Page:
An interesting thing about Isaiah and the whole Bible is that the Bible has 66 books and Isaiah has 66 chapters. The first 39 chapters, like the 39 books of The Old Testament, speak about the Jewish people… the last 27 chapters, like the 27 books of The New Testament, present Jesus Christ.
Isaiah warns the nation of Judah (and other nations) to abandon their sins and evil ways and return to God or else face harsh consequences.
Isaiah paints a beautiful picture of the coming Messiah and His everlasting Kingdom of justice, righteousness, and salvation. These are the future blessings that will come to those who remain faithful to God.
A list of Judah’s sins
God calls Isaiah to be a prophet
A promise of peace
The people and land will be restored
God delivers Jerusalem from Sennacherib
Hezekiah receives 15 extra years to his life
God will comfort His people
God’s Chosen One, the Servant – Messiah
A prophecy of Jesus suffering and death on the cross
The world to come
Jeremiah is sometimes called the weeping prophet because he was not afraid to express his deep sadness over the sins of his people and the destruction of his nation.
Jeremiah warns the people of Judah about their coming captivity, which is God’s judgement for their persistent sins and failure to live as God’s people should.
The people had chosen to ignore God and now God will ignore them, but only for a time, God also promises to restore His people back to Him when they turn from their evil and sinful ways and return to Him.
Jeremiah tells the people that judgement should not be looked at as punishment but rather as a loving act by God to restore His people to Himself.
God calls Jeremiah to be a prophet
Jeremiah condemns Judah for her sins
False worship and empty religion spell doom for Judah
Judgment will fall upon the people and Jerusalem
Sin points to our need for a changed heart
The people try to silence Jeremiah
Jeremiah is put into stocks
Jeremiah’s ultimatum to King Zedekiah
False prophets and how to recognize them
Jeremiah rebukes the false prophet Hananiah
Restoration will follow punishment
God’s new contract with His people
The king burns the Word of God
Jeremiah is put into prison
Jeremiah is rescued
Nebuchadnezzar captures Jersalem
The survivors still refuse to obey God
Jeremiah predicts the fall of Babylon
The fall of Jerusalem
Lamentations could be called the Book of Tears, for it is a lament for a wounded, broken, punished city and it’s people. Jeremiah had warned his people of impending doom, but they would not listen, they rejected Jeremiah and his message.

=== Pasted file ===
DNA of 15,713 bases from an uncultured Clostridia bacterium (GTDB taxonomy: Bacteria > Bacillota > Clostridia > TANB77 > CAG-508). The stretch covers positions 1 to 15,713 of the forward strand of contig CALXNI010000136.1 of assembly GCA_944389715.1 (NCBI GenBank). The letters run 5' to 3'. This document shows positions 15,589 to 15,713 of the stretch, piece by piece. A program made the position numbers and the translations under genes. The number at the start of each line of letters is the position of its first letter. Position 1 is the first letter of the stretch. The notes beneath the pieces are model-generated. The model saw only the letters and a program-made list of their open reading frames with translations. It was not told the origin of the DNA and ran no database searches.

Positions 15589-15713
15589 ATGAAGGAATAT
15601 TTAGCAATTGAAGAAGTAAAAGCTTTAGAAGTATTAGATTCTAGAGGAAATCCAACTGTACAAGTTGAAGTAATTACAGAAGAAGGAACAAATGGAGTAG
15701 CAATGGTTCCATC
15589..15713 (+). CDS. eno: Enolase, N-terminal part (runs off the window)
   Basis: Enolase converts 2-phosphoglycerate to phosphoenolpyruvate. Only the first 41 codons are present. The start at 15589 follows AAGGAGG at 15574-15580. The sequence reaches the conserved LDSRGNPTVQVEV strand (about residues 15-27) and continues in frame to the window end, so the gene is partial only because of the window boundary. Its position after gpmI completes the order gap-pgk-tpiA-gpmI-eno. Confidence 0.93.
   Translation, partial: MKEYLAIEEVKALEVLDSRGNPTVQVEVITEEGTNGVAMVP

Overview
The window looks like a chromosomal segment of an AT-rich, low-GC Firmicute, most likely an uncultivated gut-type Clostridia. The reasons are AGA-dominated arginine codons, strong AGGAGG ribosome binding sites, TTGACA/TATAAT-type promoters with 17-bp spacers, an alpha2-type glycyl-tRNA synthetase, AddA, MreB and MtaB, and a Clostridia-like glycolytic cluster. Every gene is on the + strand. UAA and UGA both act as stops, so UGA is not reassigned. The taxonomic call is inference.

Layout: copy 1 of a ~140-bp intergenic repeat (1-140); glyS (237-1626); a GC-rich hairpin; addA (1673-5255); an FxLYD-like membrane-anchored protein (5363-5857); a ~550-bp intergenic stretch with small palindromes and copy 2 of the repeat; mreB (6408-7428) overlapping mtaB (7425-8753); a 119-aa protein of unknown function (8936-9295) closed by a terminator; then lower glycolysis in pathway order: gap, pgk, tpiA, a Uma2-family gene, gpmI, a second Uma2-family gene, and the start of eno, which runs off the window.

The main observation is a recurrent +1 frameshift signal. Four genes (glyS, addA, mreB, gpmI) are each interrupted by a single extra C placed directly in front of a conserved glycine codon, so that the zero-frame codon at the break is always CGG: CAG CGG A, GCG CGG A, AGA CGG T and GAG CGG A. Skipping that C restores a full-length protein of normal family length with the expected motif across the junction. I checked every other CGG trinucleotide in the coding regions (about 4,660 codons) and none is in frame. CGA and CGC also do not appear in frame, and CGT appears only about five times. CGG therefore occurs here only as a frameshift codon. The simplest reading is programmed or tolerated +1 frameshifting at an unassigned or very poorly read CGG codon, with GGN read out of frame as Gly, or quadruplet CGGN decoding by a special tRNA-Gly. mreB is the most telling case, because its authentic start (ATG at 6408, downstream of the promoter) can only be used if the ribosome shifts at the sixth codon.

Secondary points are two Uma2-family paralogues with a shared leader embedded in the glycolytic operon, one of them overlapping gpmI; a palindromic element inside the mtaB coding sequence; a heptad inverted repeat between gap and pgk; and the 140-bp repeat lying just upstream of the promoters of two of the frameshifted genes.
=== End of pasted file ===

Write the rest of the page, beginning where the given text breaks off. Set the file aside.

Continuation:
Because of that a once golden city, became a pile of rubble. The magnificent Temple lay in utter ruins, and Jerusalem’s people were on their way back to Babylon as captives, many of them not to return.
Jeremiah wept. He cried for a wounded broken city and for it’s people. His heart was broken because of the sin of the people and the destruction that came as a consequence of that sin.
The road to sin may be filled with temporary pleasures, but the final destination is always misery.
This is a book of five funeral songs, one for each chapter
Jeremiah mourns for Jerusalem
God’s anger at sin
Hope in the midst of adversity
God’s anger is satisfied
Jeremiah pleads for restoration
Ezekiel was a prophet to the Jewish people in Babylon. He tells the people why they had been taken captive. He prophesies that Jerusalem will soon be captured (it was) and as a result more captives will be soon arriving.
They took a number of choice people back to Babylon, including Daniel and the young priest Ezekiel.
Jeremiah warned of the coming destruction and Ezekiel gave the same warning. Both urged people to repent and get right with God. Both promised destruction if the people continued to turn their backs on God.
The people refused to listen to either prophet, it was as though they thought there would be no consequences for their evil actions.
Ezekiel’s vision of God’s glory
God calls Ezekiel to be a prophet
Persistent sin will spell the end for Judah
The departure of God’s glory from Jerusalem
Each person is responsible for their own sins
Babylon will attack Jerusalem
Jerusalem is attacked; Ezekiel’s wife dies
Ezekiel the watchman
False shepherds vs. the true Shepherd
Israel will return to it’s homeland
The valley of dry bones
Satan’s last great battle at the end of time
The new Temple
The glory of the Lord returns to fill the Temple
The river of healing
Daniel and his friends were deported to Babylon, far from home, for the most part the captives were not forced into slavery but were allowed to assimilate to the culture.
They had grand opportunities in the service of a pagan king. They could win royal favor, become powerful… tempting? Perhaps… but Daniel and his friends resisted the temptation, they would remain faithful to God no matter what.
The need for faithfulness to God is reflected throughout the pages… whatever the circumstances, we must remain true to God in simple challenges away from home or in the massive conflicts that may appear in the last days.
Daniel becomes the king’s counselor
Daniel interprets the kings dream
Four men in the fiery furnace
The mysterious handwriting on the wall
Daniel in the lion’s den
Daniel’s vision of the future
Daniel’s vision of the coming of the Messiah
Daniel sees events of the end times
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